The sight of passenger cars rolled down embankments and twisted in on themselves makes a poor backdrop to discuss the incredible effort railroad companies, equipment manufacturers, and other entities have expended to make the riders as safe as possible.

By far, the biggest improvement specific to passenger rail is that we have learned to build railroad equipment better. By 2017, railroad designers understand how to build coaches out of the strongest possible materials and have developed other life-saving innovations, like crumple zones and fire-resistant materials.


The simple act of building coaches completely out of metal saved countless lives. Early rolling stock, including those used in the Malbone disaster, were made of wood, which offered very poor structural integrity in the case of a collision or derailment.  Wooden coaches were particularly prone to "telescoping" train wrecks, a particularly horrific type of wreck in which the forces of a wreck is violent enough to slam one piece of equipment inside of another. Telescoping incidents tend to have a particularly high death count— in modern times,many of the twenty five deceased in the 2008 Chatsworth collision occurs when the first coach partially telescoped into the Metrolink locomotive.

Many news outlets carried stories of 501 passengers escaping the wreckage by kicking emergency windows out of their frames. As rail travel became established, the transportation was surprisingly slow to realize that there should be alternative methods of entry and exit in case the doors become impassable. The lack of emergency exits was a contributing factor to the Malbone disaster: Some passengers were  trampled to death in the overturned coaches as panicked passengers attempted to climb to the windows to escape, and many other 19th-century wrecks claimed horrific death tolls when the wreckage caught on fire while passengers were still trapped inside.

Circumstances like these accounted for Amtrak's deadliest wreck to date in September 1993, after the Sunset Limited derailed in Alabama on bridge that had been struck by a barge and damaged. Several coaches fell into the water, others caught fire after the locomotives' fuel tanks ruptured. Forty seven people died in the incident, but with more than more than 220 on board, the numbers could have climbed even higher had emergency exits been unavailable. Emergency exits are also critical to allowing first responders inside to treat and remove wounded passengers.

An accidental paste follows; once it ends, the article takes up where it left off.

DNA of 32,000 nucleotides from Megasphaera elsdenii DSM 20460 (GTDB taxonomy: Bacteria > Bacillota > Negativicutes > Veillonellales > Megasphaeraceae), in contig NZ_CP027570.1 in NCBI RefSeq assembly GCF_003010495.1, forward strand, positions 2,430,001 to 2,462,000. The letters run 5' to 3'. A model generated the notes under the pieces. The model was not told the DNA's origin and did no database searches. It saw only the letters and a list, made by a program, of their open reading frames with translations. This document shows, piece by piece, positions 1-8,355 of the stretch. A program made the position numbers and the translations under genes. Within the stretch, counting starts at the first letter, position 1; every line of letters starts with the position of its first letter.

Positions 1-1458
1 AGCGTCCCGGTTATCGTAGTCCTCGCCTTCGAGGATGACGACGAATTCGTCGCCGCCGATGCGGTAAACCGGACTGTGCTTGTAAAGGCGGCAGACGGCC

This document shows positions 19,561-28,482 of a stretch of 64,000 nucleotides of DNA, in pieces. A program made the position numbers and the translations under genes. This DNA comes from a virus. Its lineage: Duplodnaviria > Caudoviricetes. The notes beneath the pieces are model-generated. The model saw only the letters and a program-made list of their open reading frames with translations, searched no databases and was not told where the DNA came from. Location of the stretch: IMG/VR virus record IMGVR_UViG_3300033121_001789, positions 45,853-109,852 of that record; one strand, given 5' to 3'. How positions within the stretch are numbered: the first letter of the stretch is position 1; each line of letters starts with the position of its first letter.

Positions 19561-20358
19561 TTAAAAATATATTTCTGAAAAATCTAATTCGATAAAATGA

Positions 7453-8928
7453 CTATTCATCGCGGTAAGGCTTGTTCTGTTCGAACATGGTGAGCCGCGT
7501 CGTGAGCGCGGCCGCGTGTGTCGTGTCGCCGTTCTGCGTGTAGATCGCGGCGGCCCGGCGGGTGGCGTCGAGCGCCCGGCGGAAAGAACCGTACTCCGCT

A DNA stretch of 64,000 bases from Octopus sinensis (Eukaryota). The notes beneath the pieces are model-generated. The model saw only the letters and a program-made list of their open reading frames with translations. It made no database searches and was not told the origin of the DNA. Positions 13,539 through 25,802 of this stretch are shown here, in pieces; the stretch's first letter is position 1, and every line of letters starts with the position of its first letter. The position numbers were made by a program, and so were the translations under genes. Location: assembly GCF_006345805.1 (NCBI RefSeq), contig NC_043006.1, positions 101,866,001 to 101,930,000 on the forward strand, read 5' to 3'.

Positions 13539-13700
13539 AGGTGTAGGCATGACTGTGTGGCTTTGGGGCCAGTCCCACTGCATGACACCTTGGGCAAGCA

Other advances in railroading and in general have helped to prevent the kind of death toll that was once common in wrecks like the Malbone disaster. Better communication has cut down on the  number of wrecks that occurred because train crews misread their orders or dispatchers misrouted trains. Improved building materials and techniques in all sectors decreased failure of bridges and other aspects of critical infrastructures. Emergency services have likewise become more adept in responding to mass casualty events, especially in the post 9/11 world.

There are still areas in which rail safety stands to be improved. The 501 derailment is exactly the sort that a yet-to-be implemented positive train control system is designed to prevent, and many observers of the industry cite fatigued crews as a potential contributor to deadly incidents. Despite this, accidents like the one in Washington show that hard-earned safety improvements are doing their job.

First two images: Malbone St. Disaster. Third: Wreck of the Royal Palm and Ponce de Leone, 1926